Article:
Music Director Linus Lerner will conduct four of this year’s programs. Lerner, who completed his doctorate in orchestral conducting at the University of Arizona, also serves as artistic director of the Bayou City Performing Arts in Houston. He’s conducted orchestras, operas, choruses and instrumental groups in his native Brazil, the United States, Spain, Bulgaria, the Czech Republic, Turkey, Australia and China.

Season tickets are on sale now. Order the SaddleBrooke Series online at http://tickets/saddlebrooketwo.com or call 825-2818. Order the St. Andrews Series online at www.sasomusic.org or call 308-6226. Individual concert tickets also can be reserved in advance or purchased at the door.

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SASO’s Story

Early audiences had to be loyal followers of this itinerant orchestra, which performed all over the city, frequently in churches. In the 1980s SASO rented the Temple of Music and Art for a concert. The City of Tucson condemned the building the morning of the dress rehearsal and the concert was canceled.
Our most famous alumnus is Rico Saccani, associate conductor of SASO our inaugural year and piano soloist for the second concert. He later conducted opera companies and orchestras around the world and was music director of the Budapest Philharmonic Orchestra from 1985 to 2005.
Alan Schultz became music director in Year 2 and continued leading SASO for 15 seasons. He frequently conducted from the keyboard—organ or harpsichord. He also composed several works premiered by SASO.
SaddleBrooke is home to many of our loyal donors and the place where we’ve held our gala celebrations—first a black-tie dinner with music from "Phantom of the Opera" and later our annual StarStruck Gala evenings from 2008 through 2013.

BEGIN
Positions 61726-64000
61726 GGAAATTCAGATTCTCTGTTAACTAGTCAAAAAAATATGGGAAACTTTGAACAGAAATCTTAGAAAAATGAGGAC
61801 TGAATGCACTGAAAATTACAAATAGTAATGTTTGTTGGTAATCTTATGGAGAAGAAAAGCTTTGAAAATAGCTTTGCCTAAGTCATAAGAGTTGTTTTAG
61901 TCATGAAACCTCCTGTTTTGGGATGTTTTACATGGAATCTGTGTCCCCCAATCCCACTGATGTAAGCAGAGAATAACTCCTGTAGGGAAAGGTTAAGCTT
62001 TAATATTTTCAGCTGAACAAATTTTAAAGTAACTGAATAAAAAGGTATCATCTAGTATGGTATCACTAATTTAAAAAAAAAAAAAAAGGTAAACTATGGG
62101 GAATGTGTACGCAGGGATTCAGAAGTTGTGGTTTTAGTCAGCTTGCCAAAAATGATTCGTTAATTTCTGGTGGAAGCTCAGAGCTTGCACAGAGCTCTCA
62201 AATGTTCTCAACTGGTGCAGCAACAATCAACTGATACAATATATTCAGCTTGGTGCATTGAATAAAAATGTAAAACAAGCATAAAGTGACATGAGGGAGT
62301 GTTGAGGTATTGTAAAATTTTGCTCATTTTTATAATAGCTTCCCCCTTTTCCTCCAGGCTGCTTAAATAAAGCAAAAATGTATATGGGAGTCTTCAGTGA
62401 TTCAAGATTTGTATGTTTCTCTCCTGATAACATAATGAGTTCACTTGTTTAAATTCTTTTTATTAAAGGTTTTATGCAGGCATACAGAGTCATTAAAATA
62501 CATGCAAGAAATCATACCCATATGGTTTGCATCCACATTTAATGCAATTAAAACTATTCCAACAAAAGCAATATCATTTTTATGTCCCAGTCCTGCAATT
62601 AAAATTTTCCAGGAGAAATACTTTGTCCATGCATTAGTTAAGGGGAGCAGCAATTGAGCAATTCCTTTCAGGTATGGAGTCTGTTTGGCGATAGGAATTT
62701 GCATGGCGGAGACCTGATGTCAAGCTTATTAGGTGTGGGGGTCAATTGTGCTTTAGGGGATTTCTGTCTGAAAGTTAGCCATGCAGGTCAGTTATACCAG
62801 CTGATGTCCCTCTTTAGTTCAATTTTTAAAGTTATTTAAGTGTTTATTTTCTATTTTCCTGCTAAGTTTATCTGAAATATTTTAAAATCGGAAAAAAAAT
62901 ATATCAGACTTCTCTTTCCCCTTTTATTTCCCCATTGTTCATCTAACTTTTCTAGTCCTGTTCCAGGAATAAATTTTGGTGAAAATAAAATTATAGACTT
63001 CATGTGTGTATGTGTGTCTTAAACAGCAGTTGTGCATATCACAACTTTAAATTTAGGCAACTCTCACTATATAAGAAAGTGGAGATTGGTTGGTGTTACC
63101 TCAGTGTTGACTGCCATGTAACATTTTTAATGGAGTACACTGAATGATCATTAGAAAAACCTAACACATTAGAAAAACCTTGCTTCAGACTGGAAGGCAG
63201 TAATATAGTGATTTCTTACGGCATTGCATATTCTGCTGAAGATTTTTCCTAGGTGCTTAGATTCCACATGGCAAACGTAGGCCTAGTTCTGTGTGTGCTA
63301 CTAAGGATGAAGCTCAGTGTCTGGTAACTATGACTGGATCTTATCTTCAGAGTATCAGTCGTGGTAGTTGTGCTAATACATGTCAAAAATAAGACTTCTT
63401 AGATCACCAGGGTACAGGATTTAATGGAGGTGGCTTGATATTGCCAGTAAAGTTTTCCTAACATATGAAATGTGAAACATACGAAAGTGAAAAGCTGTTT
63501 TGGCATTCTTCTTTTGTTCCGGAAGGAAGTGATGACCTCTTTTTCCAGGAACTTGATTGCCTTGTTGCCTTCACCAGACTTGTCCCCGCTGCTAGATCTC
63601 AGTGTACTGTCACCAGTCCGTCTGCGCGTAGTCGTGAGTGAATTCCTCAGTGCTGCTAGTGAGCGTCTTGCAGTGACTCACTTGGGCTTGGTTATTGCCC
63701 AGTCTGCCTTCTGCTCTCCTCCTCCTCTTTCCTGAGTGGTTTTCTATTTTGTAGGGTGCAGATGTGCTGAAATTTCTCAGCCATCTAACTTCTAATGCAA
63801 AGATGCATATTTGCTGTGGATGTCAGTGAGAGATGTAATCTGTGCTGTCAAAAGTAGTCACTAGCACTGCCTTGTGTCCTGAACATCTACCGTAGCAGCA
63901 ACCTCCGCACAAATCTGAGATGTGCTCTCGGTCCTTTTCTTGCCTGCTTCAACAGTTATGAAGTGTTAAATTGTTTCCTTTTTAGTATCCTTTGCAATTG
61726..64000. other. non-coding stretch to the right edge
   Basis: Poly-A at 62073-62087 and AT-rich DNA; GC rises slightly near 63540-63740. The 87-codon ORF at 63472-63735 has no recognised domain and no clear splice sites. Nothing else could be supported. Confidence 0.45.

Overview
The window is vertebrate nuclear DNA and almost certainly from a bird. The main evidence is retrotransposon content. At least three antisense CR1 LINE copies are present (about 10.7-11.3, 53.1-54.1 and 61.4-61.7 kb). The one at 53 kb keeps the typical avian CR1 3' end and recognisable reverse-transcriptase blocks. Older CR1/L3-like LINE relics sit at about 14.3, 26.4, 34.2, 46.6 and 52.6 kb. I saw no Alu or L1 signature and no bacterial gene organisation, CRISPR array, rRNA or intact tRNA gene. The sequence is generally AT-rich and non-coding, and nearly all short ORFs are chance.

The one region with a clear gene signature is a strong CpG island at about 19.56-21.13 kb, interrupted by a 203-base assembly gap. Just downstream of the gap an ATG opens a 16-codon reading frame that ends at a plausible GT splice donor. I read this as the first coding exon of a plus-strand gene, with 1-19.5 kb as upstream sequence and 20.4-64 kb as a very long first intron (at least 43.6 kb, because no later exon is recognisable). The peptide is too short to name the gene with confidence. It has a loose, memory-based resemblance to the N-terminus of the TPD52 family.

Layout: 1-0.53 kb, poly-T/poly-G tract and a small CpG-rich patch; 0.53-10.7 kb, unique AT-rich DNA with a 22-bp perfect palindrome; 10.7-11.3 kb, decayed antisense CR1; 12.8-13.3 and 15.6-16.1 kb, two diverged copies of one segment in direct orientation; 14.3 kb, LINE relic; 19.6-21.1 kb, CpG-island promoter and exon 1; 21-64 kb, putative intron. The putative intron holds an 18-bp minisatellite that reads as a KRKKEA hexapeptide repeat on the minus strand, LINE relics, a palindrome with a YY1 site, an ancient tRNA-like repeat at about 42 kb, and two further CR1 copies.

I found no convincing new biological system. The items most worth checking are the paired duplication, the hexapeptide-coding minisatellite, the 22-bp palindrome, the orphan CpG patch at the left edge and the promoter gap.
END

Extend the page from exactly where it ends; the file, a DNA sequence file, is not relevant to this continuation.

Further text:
The visionary founders of SASO were Barbara and Bill Chinworth, Scott Bracher and Janet Lombard. Barbara has played with SASO through its entire history, originally in the horn section, now on bass.
Turkish maestro Orhan Salliel, after guest-conducting SASO in the fall of 2012, wrote to us, "The time in Tucson I shared with you in SASO for me was so special. I felt the real love of music from the bottom of everyone's hearts. It was something I do not feel often—never, ever in the professional world anymore. Please keep it, save it, try to build everything from this power of love for music."
In December 1995 SASO was the first to present a concert at SaddleBrooke. This was the brainstorm of concertmaster Sam Kreiling. The concert sold out, as did a four-concert series the following year. SASO has performed there ever since.
The largest event SASO has produced was Berlioz Te Deum, presented at the Tucson Community Center Music Hall with the Tucson Civic Orchestra, Tucson Masterworks Chorale, Tucson Arizona Boys Chorus and Pima College Singers.
One spring SASO proved it has animal attraction. When it played at the Reid Park Zoo, some of the critters sang along with the music
The first concert was Oct. 28, 1979, conducted by former University of Arizona music professor Henry Johnson, featuring Jonathan Kramer in a Boccherini cello concerto.
Brazilian-born Linus Lerner, in his first year as music director, challenged the orchestra to learn his native Latin rhythms by playing Villa-Lobos. This proved surprisingly hard to do. We finally got it, but not until the week of the concert.
Adam Boyles was the music director for three seasons, bringing bountiful youthful energy and a passion to serve the music. Then the Tucson native moved East to brave the snow and conduct the orchestra at MIT in Boston.
Composer, pianist and conductor Warren Cohen served as music director for eight seasons, routinely commuting from his home in Phoenix, but one year all the way from Hawaii. His wife, coloratura Carolyn Whitacre, was a favorite soloist.
The most colorful performance was a Halloween concert in Nogales—a ghoulish event where the conductor was a clown and all the musicians were in costume.